The federal government’s about-face in settling a multi-million dollar class action in the Federal Court of Canada means more than 1,700 individuals who become ill while on parental leave between 2002 and 2013 will be compensated for the government’s refusal to convert their benefits into employment insurance sickness benefits.

For 11 years after the Employment Insurance Act was amended in 2002 to allow for the “stacking” of maternity, parental and sickness benefits, the government took the position that employees on parental leave could not switch to EI sickness benefits because they weren’t “otherwise available for work” — a condition whose potential impact on the 2002 changes appears to have been overlooked when the amendments were drafted. The condition was removed when the legislation was revised again in 2013, but the revisions weren’t retroactive.

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In filing the class action in 2012, Stephen Moreau, a lawyer in Cavalluzzo LLP’s labour group who is representing the class, alleged the government had been negligent in its interpretation and administration of the 2002 amendments by not allowing claimants to switch to sickness benefits, a refusal that resulted in the amendments failing to address the identified gap in the previous version of the law.

Although the government didn’t admit liability in settling the case, it agreed to pay between $8.5 million and $11 million in damages to members of the class, including representative plaintiff Jennifer McCrea of Calgary, who was diagnosed with breast cancer while on parental leave after her son’s birth in 2011. The settlement will compensate class members for the full amount of the sickness benefits they were denied.

Justice Catherine Kane of the Federal Court also ordered the government to pay some $2.5 million to Moreau and his firm for legal fees — separately and apart from the sums paid in damages to class members.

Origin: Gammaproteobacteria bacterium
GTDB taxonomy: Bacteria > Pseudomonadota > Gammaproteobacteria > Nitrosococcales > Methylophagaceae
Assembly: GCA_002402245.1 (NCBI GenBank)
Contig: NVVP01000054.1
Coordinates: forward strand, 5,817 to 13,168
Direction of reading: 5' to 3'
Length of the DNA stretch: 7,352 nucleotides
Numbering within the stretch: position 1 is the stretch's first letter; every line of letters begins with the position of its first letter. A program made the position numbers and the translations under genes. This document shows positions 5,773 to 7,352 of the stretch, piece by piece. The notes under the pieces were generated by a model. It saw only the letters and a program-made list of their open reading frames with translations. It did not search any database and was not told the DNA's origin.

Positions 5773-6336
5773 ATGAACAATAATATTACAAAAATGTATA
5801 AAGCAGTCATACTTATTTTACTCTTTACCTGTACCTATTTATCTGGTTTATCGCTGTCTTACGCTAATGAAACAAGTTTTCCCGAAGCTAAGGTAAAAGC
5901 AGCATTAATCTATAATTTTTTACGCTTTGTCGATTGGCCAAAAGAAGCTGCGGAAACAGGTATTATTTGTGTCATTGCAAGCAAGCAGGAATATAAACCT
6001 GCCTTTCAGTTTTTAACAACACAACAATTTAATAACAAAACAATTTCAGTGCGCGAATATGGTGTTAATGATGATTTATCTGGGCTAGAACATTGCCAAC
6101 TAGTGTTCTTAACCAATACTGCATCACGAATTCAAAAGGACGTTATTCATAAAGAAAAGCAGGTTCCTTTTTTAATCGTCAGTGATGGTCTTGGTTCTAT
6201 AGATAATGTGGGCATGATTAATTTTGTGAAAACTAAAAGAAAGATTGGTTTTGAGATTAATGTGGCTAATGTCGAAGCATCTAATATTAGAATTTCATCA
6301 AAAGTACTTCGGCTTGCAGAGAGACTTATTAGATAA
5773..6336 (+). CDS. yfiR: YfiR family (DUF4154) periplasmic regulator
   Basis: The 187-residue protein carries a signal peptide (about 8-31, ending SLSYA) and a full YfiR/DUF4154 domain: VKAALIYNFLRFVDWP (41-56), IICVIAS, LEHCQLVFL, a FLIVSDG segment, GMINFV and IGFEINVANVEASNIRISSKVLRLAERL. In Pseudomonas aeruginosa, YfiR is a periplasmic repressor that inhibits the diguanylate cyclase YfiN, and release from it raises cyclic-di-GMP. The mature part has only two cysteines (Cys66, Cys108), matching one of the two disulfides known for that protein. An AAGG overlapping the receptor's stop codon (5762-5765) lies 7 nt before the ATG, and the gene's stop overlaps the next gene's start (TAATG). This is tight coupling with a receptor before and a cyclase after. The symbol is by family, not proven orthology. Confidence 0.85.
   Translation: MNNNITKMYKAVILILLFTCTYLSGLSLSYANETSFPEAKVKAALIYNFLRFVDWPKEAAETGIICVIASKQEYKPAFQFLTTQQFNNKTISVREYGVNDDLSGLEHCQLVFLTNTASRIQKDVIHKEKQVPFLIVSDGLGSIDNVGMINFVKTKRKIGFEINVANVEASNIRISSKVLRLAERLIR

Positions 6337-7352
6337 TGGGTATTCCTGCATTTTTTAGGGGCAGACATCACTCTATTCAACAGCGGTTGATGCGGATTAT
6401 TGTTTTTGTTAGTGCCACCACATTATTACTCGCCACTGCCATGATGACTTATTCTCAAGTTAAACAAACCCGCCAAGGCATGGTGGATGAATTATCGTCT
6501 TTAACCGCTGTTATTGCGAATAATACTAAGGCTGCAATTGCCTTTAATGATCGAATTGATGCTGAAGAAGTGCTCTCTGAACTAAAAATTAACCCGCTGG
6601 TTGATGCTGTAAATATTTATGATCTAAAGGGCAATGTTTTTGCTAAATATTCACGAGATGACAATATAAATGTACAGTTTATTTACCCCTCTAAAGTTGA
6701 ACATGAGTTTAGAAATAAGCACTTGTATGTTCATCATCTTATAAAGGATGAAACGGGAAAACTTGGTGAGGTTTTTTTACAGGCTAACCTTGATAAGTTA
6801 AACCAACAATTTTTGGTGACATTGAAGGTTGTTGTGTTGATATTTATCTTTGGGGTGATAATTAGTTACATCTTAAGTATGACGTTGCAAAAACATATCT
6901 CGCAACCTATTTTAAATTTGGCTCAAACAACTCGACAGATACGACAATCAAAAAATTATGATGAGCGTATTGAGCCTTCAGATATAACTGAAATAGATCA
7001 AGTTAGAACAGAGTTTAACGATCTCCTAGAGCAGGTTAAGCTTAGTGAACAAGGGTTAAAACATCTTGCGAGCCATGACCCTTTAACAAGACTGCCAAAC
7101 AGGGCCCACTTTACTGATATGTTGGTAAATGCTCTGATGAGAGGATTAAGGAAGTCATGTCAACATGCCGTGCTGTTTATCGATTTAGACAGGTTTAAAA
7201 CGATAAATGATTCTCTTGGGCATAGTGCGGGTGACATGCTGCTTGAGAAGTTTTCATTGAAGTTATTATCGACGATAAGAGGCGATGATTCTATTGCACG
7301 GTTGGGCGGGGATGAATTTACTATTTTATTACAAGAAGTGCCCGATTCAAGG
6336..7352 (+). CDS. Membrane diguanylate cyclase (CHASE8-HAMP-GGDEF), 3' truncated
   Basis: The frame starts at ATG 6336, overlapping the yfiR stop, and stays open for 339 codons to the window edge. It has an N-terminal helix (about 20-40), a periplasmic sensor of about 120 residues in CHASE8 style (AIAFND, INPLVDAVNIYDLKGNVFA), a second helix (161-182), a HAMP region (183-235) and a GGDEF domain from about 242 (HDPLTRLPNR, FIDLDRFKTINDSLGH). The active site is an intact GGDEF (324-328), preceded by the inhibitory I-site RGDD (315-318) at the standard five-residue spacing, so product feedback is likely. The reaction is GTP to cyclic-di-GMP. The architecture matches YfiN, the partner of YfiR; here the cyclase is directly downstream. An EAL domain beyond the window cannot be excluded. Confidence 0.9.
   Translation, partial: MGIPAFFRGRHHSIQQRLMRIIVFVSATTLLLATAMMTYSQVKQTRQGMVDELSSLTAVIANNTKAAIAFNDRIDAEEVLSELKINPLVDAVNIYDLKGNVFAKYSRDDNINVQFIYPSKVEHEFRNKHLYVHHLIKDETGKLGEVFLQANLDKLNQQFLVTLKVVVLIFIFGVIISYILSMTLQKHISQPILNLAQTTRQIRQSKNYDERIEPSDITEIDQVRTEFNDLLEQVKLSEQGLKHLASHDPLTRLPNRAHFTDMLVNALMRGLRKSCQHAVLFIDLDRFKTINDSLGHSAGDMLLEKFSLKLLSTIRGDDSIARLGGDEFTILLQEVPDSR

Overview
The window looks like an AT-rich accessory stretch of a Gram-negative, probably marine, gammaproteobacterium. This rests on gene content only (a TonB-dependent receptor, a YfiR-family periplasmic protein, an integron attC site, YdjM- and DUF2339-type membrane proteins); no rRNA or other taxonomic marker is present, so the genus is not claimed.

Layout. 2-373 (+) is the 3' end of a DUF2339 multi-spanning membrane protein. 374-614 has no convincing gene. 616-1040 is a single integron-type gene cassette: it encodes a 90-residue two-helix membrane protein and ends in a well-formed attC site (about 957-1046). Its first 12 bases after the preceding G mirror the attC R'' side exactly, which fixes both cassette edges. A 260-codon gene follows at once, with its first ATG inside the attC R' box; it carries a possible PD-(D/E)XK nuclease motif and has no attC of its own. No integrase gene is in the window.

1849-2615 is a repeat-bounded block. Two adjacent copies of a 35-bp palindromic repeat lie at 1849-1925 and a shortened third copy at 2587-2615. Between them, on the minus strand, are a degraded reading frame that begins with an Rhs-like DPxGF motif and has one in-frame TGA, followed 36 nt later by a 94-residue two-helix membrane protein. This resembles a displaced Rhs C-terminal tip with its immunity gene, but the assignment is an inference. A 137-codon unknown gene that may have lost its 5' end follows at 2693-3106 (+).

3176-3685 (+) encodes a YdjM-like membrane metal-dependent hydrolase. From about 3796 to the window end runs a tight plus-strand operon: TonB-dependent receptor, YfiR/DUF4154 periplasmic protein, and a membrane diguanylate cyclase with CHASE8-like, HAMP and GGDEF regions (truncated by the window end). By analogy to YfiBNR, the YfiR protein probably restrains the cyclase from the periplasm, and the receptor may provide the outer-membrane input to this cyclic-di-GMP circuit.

Moreau believes the settlement, approved in late January, restores confidence in the country’s EI regime.

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“Although we’re talking about a social insurance scheme, employment insurance has many of the features of a private contract in the sense that people expect to get their benefits if they pay their premiums and meet the statutory conditions,” he says. “With employees and employers each paying about $1,000 annually in premiums, there would be no backing for the system if the payouts were all about government discretion and if the government did not provide the support required to ensure that individuals received the benefits they had paid for and deserved.”

In her reasons for approving the settlement, Kane noted “the importance of the litigation, which, as she saw it, went ‘above and beyond’ the award of compensation to restoring the public’s faith in the system. Unsuccessful claimants were likely discouraged by the outcome for them, while observing that new benefits programs were promised and implemented to address other important needs, but not to address their failed claims,” she wrote.

Christopher Simard, a spokesperson with Employment and Social Development Canada, denied negligence on the government’s part and told media the settlement “demonstrates that the government understands the challenges faced by this group of claimants who were in a very tough position, sick and taking care of a child or children.”

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Simard said the objective of the settlement was “to bring closure to parents and their families who were denied by the rules set out at the time from receiving EI sickness benefits while in receipt of parental benefits.”

Kane also awarded an honorarium of $10,000 to McCrea in recognition of her “exceptional” contribution to class members’ pursuit of access to justice over the six years the case had been ongoing. She had raised awareness of the gap in the parental benefits regime, was the recognized face of this issue long before the lawsuit was filed, immersed herself in the litigation, prepared several affidavits, provided input on the settlement, communicated with class members, brought their concerns to counsel’s attention, was media spokesperson for the group and would likely be the go-to person during the settlement’s implementation.

“The Court has no hesitation in approving the honorarium of $10,000 for Ms. McCrea in recognition of her role in bringing this litigation and this cause to the finish line,” wrote Kane.

Read: Budget boosts parental leave to 18 months, introduces caregiving benefit

Copyright © 2019 Transcontinental Media G.P. Originally published on benefitscanada.com

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